My favorite thing to do on Saturday mornings (when I'm not doing a dog transport--and I've today off), is to drink coffee, listen to the technician on Financial Sense OnLine (R.McHugh this week), and nose around a bit.
There's a certain miasma between waking and caffeinating that I find helpful in getting things that have been marinating in my brain to raise their hand and say they are ready to get on a hot grill and sizzle.
To say that I've had a dearth of sizzling of late is an understatement. But I've an efficacious subconscious, and I know that it is working sub radar. It will choose in its own good time and schedule to 'reveal' itself to me. I'm still waiting for a revelation.
MarkM's comment below
Hi L. My model, eh? :)
Just need to watch the internals on any pullback here. Market was WAY overbought on a ST and intermediate term basis so we have the CAPACITY for a nice, big pullback maybe to the 900 level. That gap from last September was finally filled and for a technically driven market that was huge.
Watch what the advance decline line does. Watch the new lows. Etc. Is the pullback orderly or messy? If it gets messy with lots of bad action underneath, then we go to 900ish. If it's orderly, then we can base and pop this into year end and Abby Joseph Cohen gets her day in the sun (1200 on the Spoos).
Watch for basing action around the bottom of the channel. Usual pattern is then a blast above it sending the programs off to the races. That pattern needs to change to have a meaningful decline. Otherwise it's just garden variety profit-taking and re-accumulation for the next leg up. (If little ol' me is seeing this then it's time for the bulls to switch playbooks, perhaps with mid-channel switch or better yet from 5% or so below the channel.That would REALLY cream the shorts.)
Hedgies and program traders have been driving this market and they already have their number for the year so this is a dangerous time.
inspired me to pick up my Mamis book...The Nature of Risk. I have about 100 post flags in this book. Naturally, I have some 'special' flags, too, to give a bit of a hierarchy between good and great. And one of the 'great' flags is an indicator that Mamis uses on the New Highs/New Lows. He considers this indicator one of the single best indicators of trouble...in that it signals first with a divergence. And the market, much like my subconscious, will move at its own particular pace to reveal what it has in mind. You, though, need to be mindful of its 'fixin to get ready to...." status.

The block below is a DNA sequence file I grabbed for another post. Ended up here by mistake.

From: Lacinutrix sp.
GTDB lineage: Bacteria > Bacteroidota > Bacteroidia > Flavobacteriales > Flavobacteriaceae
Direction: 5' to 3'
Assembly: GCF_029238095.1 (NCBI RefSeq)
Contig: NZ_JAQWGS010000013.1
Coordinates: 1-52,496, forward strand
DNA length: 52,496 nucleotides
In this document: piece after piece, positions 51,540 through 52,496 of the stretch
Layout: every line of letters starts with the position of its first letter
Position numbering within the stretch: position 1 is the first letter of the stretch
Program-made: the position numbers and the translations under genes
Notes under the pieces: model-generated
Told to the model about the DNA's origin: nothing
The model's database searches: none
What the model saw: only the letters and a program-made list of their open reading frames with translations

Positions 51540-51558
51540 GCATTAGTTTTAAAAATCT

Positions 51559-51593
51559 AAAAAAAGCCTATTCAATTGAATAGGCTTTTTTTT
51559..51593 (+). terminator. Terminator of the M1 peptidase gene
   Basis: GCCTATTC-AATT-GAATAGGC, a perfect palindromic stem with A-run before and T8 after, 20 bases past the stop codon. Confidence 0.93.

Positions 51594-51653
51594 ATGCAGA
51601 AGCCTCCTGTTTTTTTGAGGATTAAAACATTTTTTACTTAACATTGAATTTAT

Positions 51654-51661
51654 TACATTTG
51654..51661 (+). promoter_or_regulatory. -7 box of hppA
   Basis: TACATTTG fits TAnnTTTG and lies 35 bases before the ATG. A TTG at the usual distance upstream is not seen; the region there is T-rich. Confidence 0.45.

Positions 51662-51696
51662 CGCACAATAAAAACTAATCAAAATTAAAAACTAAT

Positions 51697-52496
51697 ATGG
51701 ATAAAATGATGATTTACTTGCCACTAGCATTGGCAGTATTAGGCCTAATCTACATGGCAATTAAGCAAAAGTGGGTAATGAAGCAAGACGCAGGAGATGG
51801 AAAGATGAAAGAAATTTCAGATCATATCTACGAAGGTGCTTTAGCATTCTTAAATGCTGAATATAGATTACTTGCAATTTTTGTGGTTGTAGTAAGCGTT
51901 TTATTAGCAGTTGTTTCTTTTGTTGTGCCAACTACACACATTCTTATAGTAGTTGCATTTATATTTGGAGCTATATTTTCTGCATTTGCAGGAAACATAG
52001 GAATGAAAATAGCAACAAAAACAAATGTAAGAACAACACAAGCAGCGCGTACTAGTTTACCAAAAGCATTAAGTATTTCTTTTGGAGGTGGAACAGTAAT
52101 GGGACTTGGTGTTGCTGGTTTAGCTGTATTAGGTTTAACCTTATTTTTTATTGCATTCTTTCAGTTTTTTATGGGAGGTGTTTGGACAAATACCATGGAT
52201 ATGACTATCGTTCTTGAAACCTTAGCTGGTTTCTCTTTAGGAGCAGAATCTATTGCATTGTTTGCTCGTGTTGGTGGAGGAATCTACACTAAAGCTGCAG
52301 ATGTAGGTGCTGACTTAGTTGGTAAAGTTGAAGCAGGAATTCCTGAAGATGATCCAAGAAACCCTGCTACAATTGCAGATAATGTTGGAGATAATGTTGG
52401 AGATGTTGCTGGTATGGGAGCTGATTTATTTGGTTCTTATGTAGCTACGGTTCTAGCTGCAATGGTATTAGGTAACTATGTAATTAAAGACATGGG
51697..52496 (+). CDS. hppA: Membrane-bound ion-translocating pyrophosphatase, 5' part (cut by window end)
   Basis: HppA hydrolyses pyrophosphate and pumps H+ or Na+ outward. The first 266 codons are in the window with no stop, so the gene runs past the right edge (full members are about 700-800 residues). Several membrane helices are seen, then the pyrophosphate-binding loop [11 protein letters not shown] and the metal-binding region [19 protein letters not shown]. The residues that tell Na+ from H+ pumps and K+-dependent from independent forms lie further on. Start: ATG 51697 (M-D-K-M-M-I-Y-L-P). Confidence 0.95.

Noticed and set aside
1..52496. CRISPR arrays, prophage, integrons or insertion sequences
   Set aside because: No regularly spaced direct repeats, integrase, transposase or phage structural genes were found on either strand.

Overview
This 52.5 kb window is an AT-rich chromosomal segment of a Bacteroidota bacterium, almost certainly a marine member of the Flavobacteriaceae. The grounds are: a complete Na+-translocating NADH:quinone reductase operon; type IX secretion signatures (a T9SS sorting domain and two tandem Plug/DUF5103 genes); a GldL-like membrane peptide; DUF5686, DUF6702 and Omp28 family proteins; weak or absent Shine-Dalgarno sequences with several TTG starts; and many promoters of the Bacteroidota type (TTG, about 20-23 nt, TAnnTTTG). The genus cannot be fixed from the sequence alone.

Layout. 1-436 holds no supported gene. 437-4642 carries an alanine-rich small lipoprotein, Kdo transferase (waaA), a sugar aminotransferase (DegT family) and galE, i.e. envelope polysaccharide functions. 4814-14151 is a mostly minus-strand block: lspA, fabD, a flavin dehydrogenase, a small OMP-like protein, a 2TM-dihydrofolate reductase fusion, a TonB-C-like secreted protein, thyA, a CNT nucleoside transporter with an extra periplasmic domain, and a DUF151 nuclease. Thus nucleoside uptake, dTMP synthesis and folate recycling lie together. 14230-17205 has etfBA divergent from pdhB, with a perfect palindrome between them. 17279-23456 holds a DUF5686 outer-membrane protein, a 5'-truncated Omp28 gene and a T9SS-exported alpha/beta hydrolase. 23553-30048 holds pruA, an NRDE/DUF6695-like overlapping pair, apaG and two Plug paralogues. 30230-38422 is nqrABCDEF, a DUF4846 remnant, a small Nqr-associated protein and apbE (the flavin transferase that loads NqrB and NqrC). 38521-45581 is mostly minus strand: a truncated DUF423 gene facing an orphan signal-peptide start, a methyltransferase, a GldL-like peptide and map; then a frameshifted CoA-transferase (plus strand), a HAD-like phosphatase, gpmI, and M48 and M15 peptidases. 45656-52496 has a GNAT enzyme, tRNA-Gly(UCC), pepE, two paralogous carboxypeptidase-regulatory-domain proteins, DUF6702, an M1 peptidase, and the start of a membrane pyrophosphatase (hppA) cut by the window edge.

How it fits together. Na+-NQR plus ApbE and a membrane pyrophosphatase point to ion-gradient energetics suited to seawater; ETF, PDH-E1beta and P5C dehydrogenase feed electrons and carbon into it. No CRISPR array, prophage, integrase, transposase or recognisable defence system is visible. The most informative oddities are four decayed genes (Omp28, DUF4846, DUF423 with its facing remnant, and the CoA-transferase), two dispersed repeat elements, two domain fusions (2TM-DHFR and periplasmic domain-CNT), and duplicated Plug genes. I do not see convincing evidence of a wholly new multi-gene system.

Here's what Mamis says:
In the preceding chapters, you will have noticed a considerable reliance on the number of new highs or new lows as an example of a useful market-"language" statistic. The reason for this is simple: it works. No other indicator--whether readily available, as this one is every day, or not--has such a consistent success record.
Here is a chart of the New Highs- the New Lows. You are viewing a net difference calculation, and I've chosen to do this for the NYSE.
What is telling in a kick- in-the-stomach sort of way is the velocity and verocity of the March sell off. What is further telling in a rub-your-eyes-this-does-not-make-sense sort of way is that there does not appear to be any weakness in either of those two moving averages.
Here's another chart for the NYSE showing a weekly moving average (10/30/2000 through now) for the Advance- Decline.
Here's the Nasdaq moving averages of the NH-NL against the composite index price.
Conclusion? A Monty Python, "I'm not quite dead yet?"
Waters appear choppy and dangerous, but it is mutual fund year end, no? A push higher? A fall lower? We're as likely as not to see both. We are in the netherworld of "if the market doesn't suit you today, wait for tomorrow" era.